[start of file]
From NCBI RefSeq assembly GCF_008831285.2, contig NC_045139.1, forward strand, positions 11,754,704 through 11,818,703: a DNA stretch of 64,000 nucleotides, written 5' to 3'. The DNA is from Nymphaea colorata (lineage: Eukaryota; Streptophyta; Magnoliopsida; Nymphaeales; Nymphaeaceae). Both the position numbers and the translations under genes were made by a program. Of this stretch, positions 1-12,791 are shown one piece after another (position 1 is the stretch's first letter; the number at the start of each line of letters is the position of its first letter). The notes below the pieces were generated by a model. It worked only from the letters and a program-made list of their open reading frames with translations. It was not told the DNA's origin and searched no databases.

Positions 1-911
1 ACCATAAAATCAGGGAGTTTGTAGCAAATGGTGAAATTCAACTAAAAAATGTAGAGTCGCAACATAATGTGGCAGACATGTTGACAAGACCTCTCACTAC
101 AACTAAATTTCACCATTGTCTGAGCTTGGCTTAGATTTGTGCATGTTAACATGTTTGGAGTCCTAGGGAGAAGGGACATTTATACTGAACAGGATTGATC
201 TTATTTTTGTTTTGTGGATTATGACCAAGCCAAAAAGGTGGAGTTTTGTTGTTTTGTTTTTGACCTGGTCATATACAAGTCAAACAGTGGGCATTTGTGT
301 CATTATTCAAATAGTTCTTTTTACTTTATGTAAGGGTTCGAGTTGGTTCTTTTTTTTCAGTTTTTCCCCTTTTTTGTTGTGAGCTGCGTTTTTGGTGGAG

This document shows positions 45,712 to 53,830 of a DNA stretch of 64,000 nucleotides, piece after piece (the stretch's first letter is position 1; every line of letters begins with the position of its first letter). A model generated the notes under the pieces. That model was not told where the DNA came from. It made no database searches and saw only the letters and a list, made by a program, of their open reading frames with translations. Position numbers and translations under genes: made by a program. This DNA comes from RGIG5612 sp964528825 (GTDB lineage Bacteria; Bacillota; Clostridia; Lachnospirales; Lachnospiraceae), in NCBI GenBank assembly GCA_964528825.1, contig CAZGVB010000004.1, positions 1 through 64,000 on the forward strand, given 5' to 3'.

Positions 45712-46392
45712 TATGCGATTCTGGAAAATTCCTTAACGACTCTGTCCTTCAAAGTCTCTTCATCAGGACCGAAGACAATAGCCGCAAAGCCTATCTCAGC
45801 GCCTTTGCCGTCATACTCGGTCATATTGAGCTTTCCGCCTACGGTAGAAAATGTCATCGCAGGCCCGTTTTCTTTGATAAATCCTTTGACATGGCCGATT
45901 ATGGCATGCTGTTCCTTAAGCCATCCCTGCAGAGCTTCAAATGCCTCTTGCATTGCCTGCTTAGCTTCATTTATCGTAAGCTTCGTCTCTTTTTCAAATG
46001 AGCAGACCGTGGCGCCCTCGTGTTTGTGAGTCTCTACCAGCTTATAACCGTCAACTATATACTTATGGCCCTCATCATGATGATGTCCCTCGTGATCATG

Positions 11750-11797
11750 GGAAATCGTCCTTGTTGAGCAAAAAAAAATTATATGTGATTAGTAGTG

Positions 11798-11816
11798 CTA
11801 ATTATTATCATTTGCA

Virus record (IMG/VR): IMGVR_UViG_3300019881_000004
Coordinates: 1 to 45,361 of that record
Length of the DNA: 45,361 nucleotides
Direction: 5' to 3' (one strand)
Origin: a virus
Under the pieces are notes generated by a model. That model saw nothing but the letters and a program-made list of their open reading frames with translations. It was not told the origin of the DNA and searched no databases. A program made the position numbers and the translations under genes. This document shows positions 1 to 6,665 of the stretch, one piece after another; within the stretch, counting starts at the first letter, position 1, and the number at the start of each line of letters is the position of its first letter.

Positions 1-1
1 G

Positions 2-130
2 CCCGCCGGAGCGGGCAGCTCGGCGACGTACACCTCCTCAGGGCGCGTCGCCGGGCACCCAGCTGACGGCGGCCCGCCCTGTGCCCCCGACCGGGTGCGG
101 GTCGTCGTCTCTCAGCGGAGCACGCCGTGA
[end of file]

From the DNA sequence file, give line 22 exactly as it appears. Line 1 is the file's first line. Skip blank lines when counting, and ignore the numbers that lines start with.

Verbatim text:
Origin: a virus